Sundance 2017: Politics, snow and celebrities mix in Park City

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Robert Redford at a press conference for the 2017 Sundance Film Festival on January 19, 2017 in Park City, Utah.

Despite heavy snow, power outages that forced the rescheduling of three premieres and a cyber attack on the box office, the Sundance Film Festival is rolling on in Park City, Utah this week.

The festival launched a new category of environmental films this year that featured the debut of Al Gore’s “An Inconvenient Sequel” — a follow up to the former vice president’s documentary “An Inconvenient Truth,” which premiered at Sundance in 2006.

Gore told CNN there have been changes in the decade since the first film.

“You will see in this movie a lot of evidence of hardcore Republicans who are saying, ‘Hey, lets get on with this’ and they are,” Gore said. “And they are making a difference.”

Political topics were on the minds of many festival attendees.

At the festival’s opening press conference, Sundance founder Robert Redford addressed fears voiced by some filmmakers that both the arts and the environment could be negatively impacted by the Trump administration.

“It looks like a lot of things are going to be taken away from us or tried to be taken away from us,” Redford said. “I think what that is going to do is galvanize people. I really have total faith in that those people — people who weren’t interested or figured why, who cares, — are now going to realize that they are going to be impacted. They are going to step up and I hope and I think that it’s going to followed by a movement.”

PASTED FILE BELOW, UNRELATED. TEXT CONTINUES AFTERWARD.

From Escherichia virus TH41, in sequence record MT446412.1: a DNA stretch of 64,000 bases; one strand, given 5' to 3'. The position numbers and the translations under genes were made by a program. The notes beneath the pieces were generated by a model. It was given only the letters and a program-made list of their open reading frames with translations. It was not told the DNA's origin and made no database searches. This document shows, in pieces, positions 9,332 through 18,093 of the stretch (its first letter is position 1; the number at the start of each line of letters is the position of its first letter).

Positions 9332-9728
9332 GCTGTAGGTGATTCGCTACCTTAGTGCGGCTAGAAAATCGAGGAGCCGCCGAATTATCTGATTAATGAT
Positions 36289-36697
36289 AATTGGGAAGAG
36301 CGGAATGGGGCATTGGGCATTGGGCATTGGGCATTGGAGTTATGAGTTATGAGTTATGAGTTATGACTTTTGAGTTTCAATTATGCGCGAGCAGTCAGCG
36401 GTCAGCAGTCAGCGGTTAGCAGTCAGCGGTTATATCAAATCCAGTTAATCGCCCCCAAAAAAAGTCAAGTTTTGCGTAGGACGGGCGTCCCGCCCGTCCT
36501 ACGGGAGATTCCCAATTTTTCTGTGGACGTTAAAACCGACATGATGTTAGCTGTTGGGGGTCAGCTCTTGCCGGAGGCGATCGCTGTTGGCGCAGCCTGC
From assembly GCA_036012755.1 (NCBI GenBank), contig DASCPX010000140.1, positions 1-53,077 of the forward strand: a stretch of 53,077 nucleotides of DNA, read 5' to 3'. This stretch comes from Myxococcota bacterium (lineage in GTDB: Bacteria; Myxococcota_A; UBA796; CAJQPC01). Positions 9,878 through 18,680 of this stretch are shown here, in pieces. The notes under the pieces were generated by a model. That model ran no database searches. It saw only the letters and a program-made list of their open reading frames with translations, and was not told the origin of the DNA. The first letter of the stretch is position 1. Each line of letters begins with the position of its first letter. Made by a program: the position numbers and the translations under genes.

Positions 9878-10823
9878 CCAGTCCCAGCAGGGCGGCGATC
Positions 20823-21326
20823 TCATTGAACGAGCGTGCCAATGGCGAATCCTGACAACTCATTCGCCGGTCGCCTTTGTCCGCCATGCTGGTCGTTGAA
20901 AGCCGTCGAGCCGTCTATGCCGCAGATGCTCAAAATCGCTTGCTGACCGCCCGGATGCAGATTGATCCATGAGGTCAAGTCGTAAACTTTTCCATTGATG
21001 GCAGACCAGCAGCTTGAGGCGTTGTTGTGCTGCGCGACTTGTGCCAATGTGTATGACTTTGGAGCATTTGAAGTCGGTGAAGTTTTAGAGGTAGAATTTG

As in other cities, a women’s march was held in Park City on President Trump’s first full day in office. Led by Chelsea Handler and Charlize Theron, march organizers estimated 8,000 people attended the event. Maria Bello, Benjamin Bratt, Dolores Huerta, Jessica Williams and John Legend were among the other celebrity participants.

Legend said he felt compelled to speak out.

“Now it’s become abundantly clear that progress really can be rolled back. That the rights that people fought for for years — voting rights or women’s rights, reproductive rights — all these things that we thought were settled issues, they’re back in play and everyone realizes it now. And they realize they can’t sit on the sidelines and let it happen,” Legend said.

The musician, actor and producer was at Sundance with Jurnee Smollett Bell and Aldis Hodge to promote the second season of their show, “Underground.” The WGN America drama follows a group of enslaved people in Georgia running north to freedom.

Sundance is the largest independent film festival in the country and has a reputation for selecting movies that go on to Oscar glory. “Mudbound,” which received two standing ovations at its premiere, appears to be this year’s breakout contender. Starring Mary J. Blige and Carey Mulligan, “Mudbound” is the story of two Mississippi farming families — one white and one black — in the 1940s.

Another film getting early buzz is “Marjorie Prime.” Lois Smith stars as a woman in her senior years, who turns to artificial intelligence in the form her deceased husband (Jon Hamm) to help remember key moments from her life.

The Sundance Film Festival runs through January 29th.